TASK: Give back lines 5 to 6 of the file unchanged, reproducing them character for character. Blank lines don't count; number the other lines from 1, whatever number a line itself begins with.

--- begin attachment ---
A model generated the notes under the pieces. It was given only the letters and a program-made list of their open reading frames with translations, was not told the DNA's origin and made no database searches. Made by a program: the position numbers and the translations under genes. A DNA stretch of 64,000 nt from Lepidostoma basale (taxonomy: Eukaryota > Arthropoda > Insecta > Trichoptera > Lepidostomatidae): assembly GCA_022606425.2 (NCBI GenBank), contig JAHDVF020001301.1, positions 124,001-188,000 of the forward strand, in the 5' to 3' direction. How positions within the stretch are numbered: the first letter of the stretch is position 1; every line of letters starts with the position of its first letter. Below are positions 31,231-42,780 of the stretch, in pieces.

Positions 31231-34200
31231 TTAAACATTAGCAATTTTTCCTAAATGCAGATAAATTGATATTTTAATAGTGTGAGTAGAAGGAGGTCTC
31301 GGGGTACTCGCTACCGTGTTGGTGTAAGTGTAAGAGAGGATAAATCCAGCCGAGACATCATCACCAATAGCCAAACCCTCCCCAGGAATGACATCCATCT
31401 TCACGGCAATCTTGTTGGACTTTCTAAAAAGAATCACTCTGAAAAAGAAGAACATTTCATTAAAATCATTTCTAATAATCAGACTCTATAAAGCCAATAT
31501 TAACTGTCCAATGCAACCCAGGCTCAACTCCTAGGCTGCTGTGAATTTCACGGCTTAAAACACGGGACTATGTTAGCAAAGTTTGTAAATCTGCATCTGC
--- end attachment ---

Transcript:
31401 TCACGGCAATCTTGTTGGACTTTCTAAAAAGAATCACTCTGAAAAAGAAGAACATTTCATTAAAATCATTTCTAATAATCAGACTCTATAAAGCCAATAT
31501 TAACTGTCCAATGCAACCCAGGCTCAACTCCTAGGCTGCTGTGAATTTCACGGCTTAAAACACGGGACTATGTTAGCAAAGTTTGTAAATCTGCATCTGC